Opinião Pública – Vol. 26, Nº 3 2020
Articles in this issue
This article aims to assess the effect of ideology on Bolsonaro’s vote in the 2018 presidential elections. Our argument is that, after a long period of discreet action on Brazilians’ political behavior, ideology is again relevant. To explain this change, we adopted a contextualist perspective, according to which the reorganization of the right in the parliament, in the streets and in the media and the offer of an extreme right candidacy in the electoral competition created favorable conditions for the alignment, in the electorate, between ideology and electoral choice in 2018. The analysis reveal that Brazilians are more ideologically oriented and the tests confirm the impact of ideology on presidential choice.
Does social sorting theory explain the political behavior of Brazilian voters in the 2018 presidential election? The Americanist literature demonstrates that the alignment of social identities generates and reinforces partisanship as a social identity especially among right-wingers. Given the salience of religious faith, race, and gender in the 2018 elections, it is worth understanding whether the same phenomenon occurs in Brazil. This question is answered based on econometric tests relying on data from a nationally representative survey conducted with 1,498 voters in the first semester of 2019. Multinomial logistic and logistic regressions demonstrate that protestants, white, and males have a substantively higher preference for PSL in comparison to other parties, both when it comes to voting and partisanship.
How do citizens decide who to vote for in an election? Traditional answers focus on the role of political knowledge, party identification, and evaluations of the past performance of governments as explanatory variables. In this study we evaluate an alternative argument: the role of emotions. Using data from a survey carried out following the Chilean general elections of December 2017, this article investigates the association of emotions with the vote for Sebastián Piñera, and how emotions interact with other relevant factors that correlate with the vote. We conclude that in Chile, together with party identification and the evaluation of past governments, the emotions aroused by candidates are strongly associated with the voting decision.
The research presented in this article analyzes the strategies of the political announcements published on Twitter by the candidates for the second round of presidential election in Colombia, in the year 2018. The purpose and focus of the message of 425 posts was identified and a negative binomial regression model was applied to establish the effects of these elements on the participation of users on Twitter measured by likes, comments and retweets. There were two relevant findings: a) aggressive political advertising – when candidates attack, or defend against an opponent – increases the participation of users on Twitter; b) Messages with personal themes of the candidate have greater social support than publications that address political proposals.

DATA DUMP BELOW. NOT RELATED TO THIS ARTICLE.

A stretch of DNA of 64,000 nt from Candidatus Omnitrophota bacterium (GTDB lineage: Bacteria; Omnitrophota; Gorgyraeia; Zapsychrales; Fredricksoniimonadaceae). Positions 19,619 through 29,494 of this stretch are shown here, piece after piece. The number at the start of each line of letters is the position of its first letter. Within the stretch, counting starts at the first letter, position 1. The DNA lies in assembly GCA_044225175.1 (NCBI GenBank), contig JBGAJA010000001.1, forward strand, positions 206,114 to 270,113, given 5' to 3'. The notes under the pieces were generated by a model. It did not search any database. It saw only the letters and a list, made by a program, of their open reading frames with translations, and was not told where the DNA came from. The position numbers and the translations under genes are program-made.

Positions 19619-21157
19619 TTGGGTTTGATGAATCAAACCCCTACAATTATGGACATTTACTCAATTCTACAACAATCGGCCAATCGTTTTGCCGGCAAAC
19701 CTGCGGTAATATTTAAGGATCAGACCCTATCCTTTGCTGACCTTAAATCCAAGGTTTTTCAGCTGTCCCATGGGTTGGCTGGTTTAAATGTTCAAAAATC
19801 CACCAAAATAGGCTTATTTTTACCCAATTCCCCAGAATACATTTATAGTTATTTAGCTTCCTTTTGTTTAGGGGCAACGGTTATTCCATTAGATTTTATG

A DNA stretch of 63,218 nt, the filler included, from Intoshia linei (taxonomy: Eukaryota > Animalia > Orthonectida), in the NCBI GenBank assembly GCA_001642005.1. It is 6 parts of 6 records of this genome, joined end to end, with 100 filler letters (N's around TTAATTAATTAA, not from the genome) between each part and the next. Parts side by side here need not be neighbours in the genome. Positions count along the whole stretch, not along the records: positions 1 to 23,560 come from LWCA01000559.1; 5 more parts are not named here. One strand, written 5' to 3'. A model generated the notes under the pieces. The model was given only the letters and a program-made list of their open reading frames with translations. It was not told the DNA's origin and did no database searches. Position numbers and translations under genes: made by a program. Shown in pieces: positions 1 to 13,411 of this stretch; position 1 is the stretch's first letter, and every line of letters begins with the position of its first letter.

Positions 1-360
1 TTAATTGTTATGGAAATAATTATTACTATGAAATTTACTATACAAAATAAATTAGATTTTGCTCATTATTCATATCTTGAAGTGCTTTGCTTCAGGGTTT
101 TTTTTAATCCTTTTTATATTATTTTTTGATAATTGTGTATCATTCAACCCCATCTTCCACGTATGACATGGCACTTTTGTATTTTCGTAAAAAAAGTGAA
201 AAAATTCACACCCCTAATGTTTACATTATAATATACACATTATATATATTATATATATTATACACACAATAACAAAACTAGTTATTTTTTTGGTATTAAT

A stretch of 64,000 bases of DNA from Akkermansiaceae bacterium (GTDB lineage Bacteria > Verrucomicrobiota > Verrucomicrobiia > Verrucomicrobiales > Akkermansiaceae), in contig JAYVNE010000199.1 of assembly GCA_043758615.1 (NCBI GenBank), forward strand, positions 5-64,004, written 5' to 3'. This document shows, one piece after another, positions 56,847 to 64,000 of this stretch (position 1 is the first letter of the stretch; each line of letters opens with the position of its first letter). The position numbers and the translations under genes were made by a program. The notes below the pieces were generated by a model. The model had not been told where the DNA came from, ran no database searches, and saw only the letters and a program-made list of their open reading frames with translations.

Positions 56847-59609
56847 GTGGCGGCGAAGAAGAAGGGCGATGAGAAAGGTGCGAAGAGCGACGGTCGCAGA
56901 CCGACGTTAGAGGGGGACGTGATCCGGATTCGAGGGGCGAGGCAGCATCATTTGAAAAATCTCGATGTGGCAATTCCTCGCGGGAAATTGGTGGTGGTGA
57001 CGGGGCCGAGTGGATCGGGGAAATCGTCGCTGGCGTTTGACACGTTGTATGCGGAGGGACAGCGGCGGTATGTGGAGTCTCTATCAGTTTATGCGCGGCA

If we consider only the recent affiliated to political parties in Brazil, they are three times the votes received by Jânio Quadros in the 1960 presidential election. According to the database of the Brazilian electoral justice, about 16.8 million voters were members of political parties at the end of 2018: the equivalent of 11,4% of the electorate. How are these members distributed in Brazil? What variables explain the geographical differences of the affiliation? Our objectives are: 1) verify the growth of party affiliation in Brazilian municipalities in the 2014, 2016, 2018 election years; 2) analyze de variations between them, from a social-spatial perspective. It is an exploratory study. We use spatial-statistical and cartographic methods to analyze the party affiliation database. We found a network of associations with socio-demographic, economic and electoral indicators. We wanted to know what changed, when it changed, where it changed, and what changed together. We identify patterns of associations that are presented in the article.